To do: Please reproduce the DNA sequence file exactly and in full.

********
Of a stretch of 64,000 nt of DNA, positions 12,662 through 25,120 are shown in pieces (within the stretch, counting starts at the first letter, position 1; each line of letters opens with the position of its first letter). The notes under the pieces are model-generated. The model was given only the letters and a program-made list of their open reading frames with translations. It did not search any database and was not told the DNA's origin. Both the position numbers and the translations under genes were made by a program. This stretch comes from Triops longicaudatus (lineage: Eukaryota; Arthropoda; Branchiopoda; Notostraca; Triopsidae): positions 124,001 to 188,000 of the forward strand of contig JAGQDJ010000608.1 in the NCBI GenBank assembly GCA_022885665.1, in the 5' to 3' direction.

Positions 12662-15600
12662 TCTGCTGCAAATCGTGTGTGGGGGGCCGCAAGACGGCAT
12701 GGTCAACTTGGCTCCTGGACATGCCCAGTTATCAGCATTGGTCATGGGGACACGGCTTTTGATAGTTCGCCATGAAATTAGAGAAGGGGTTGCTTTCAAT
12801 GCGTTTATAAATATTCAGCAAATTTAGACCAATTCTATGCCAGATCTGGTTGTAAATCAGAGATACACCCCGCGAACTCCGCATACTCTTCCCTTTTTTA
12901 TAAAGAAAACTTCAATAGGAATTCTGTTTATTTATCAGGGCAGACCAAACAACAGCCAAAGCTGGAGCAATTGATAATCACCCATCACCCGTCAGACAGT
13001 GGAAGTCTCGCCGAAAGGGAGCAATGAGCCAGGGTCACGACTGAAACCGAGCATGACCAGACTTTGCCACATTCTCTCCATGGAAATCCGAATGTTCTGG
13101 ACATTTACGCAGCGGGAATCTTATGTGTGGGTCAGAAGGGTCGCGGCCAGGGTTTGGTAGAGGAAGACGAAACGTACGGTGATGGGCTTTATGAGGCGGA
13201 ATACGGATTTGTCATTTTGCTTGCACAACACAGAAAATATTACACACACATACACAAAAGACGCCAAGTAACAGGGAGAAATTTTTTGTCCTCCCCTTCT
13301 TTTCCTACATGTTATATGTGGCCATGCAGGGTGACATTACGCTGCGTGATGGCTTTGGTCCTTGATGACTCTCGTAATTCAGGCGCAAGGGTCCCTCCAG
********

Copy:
Of a stretch of 64,000 nt of DNA, positions 12,662 through 25,120 are shown in pieces (within the stretch, counting starts at the first letter, position 1; each line of letters opens with the position of its first letter). The notes under the pieces are model-generated. The model was given only the letters and a program-made list of their open reading frames with translations. It did not search any database and was not told the DNA's origin. Both the position numbers and the translations under genes were made by a program. This stretch comes from Triops longicaudatus (lineage: Eukaryota; Arthropoda; Branchiopoda; Notostraca; Triopsidae): positions 124,001 to 188,000 of the forward strand of contig JAGQDJ010000608.1 in the NCBI GenBank assembly GCA_022885665.1, in the 5' to 3' direction.

Positions 12662-15600
12662 TCTGCTGCAAATCGTGTGTGGGGGGCCGCAAGACGGCAT
12701 GGTCAACTTGGCTCCTGGACATGCCCAGTTATCAGCATTGGTCATGGGGACACGGCTTTTGATAGTTCGCCATGAAATTAGAGAAGGGGTTGCTTTCAAT
12801 GCGTTTATAAATATTCAGCAAATTTAGACCAATTCTATGCCAGATCTGGTTGTAAATCAGAGATACACCCCGCGAACTCCGCATACTCTTCCCTTTTTTA
12901 TAAAGAAAACTTCAATAGGAATTCTGTTTATTTATCAGGGCAGACCAAACAACAGCCAAAGCTGGAGCAATTGATAATCACCCATCACCCGTCAGACAGT
13001 GGAAGTCTCGCCGAAAGGGAGCAATGAGCCAGGGTCACGACTGAAACCGAGCATGACCAGACTTTGCCACATTCTCTCCATGGAAATCCGAATGTTCTGG
13101 ACATTTACGCAGCGGGAATCTTATGTGTGGGTCAGAAGGGTCGCGGCCAGGGTTTGGTAGAGGAAGACGAAACGTACGGTGATGGGCTTTATGAGGCGGA
13201 ATACGGATTTGTCATTTTGCTTGCACAACACAGAAAATATTACACACACATACACAAAAGACGCCAAGTAACAGGGAGAAATTTTTTGTCCTCCCCTTCT
13301 TTTCCTACATGTTATATGTGGCCATGCAGGGTGACATTACGCTGCGTGATGGCTTTGGTCCTTGATGACTCTCGTAATTCAGGCGCAAGGGTCCCTCCAG